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help with london picks

l
lettuce Nov 15, 2006 04:18 PM

we will be in london over thanksgiving from SF- just 4 full days to see some friends and hang out. I was in London 10 years ago and my husband has never been. I'm sure our friends will have some places picked out, but we will have most of the days and 1 night on our own. I believe they live near the Tower of London, but we are happy to travel wherever for great food.

Here's where we're at so far:
Tayyabs (Bombay Brasserie & Amaya has also been recommended, as well as checking out Brick Lane- we definatly want great Indian)
St. John's
Momouth Coffee (for breakfast)
Bourough Market (Canteen)
Arbutus
Le Gavroche
Locandra Locatelli

Any other suggestions would be great! Thanks!

  1. s
    Simon Majumdar Nov 15, 2006 04:45 PM

    Just for information, Canteen is at Spitalfield Market rather than Borough.

    S

    1. h
      houston Nov 15, 2006 05:19 PM

      Tayyabs is great for seekh kababs, but that's about it. I still have to try Bombay Brasserie (lunch buffet only), but I have heard GREAT things about it. 18.95 for the lunch buffet is supposed to be a good deal. Also, I would not eat anywhere on Brick Lane. It's all pretty bad, but definitely worth walking the area to check out - one of my favs to walk around and very close to Spitafields market (where Canteen is located). Oh yea, there is also a less expesive St. John (with a different menu - check their website) right across the street from the market.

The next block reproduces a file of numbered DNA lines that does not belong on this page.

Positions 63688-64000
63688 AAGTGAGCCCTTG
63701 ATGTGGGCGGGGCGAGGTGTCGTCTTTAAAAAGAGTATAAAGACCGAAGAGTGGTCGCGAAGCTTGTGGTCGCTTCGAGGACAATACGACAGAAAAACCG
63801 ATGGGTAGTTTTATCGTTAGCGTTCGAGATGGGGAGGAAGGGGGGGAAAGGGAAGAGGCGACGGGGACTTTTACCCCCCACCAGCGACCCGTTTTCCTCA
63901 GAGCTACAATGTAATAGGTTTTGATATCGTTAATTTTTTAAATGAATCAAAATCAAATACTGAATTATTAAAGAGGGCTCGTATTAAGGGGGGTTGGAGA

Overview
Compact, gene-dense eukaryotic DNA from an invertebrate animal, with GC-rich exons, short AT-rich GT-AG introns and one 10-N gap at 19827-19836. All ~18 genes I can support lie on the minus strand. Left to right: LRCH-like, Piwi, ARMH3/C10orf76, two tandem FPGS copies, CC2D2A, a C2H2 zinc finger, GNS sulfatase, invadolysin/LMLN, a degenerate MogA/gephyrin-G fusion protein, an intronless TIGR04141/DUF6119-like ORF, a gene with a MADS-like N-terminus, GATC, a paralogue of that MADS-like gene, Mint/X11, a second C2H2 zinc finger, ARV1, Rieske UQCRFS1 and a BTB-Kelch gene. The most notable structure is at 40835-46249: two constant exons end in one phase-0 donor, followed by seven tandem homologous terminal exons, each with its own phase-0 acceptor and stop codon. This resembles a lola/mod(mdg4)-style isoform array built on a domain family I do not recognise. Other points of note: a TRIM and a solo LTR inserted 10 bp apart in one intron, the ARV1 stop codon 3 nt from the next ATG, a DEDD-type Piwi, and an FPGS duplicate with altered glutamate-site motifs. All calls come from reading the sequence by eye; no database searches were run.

I think Borough is a must! Open Friday and Saturdays, but you must go on Saturday. It is VERY crowded, but totally worth it. Find the guys that sell raclet (sp?) and the best grilled cheese sandwich I have ever eaten!!! Also, find Brindisa - spanish goods, but they sell an excellent chorizo sandwich. Just look for the que.

      Lastly, if you don't mind travelling why not check out Lisboa Patesserie by Ladbroke Grove. It is a good morning to head there and then walk the Portobello Rd. market. They have amazing Portuguese bakery items (ham&cheese croissant, custard tarts, etc.) and great milk coffee. There will be a huge line, but it is worth it.

      Have fun

      1 Reply
      1. re: houston
        TexasToast Dec 4, 2006 04:09 PM

        I agree, the food in and around Brick Lane is horrible.

        TT

      2. j
        JBC Nov 15, 2006 05:23 PM

        London restaurants can be, are, shockingly expensive, especially to any U.S.A. visitors; therefore, for the more expensive places you want to try, go for their price-fixed lunches. I strongly suggest you do that for Le Gavroche, Mon to Fri, and insist, politely but firmly, to sit far away from the kitchen. My first time there I was a lone diner and they lead me to a booth very near the kitchen door and the noises from the kitchen degraded the overall dining experince and at NO time were they more than 33% occupied. I believe you can see that booth in picture #3 with the doorway to the right, but when I was there there was a screen that hid that doorway and the closest booth from the rest of the restaurant.

        http://www.le-gavroche.co.uk/main.html

        1. s
          SpikeyD Nov 15, 2006 10:10 PM

          All pretty safe bets... Arbutus is the current flavour of the month. If you're near Tower of London, you could do far worse than walking across Tower Bridge to Butlers Wharf and tucking in at the Blueprint Cafe (try and get a window table). You'll get a very good meal indeed, with wonderful views of the Bridge and river.

          The suggestion for fixed price lunches is worth following up - places like Lindsey House, Gavroche all have them and they are the best way to eat really really well without breaking the bank (just watch the wine, though!). Zagat or Hardens will give you the places that have a set price menu.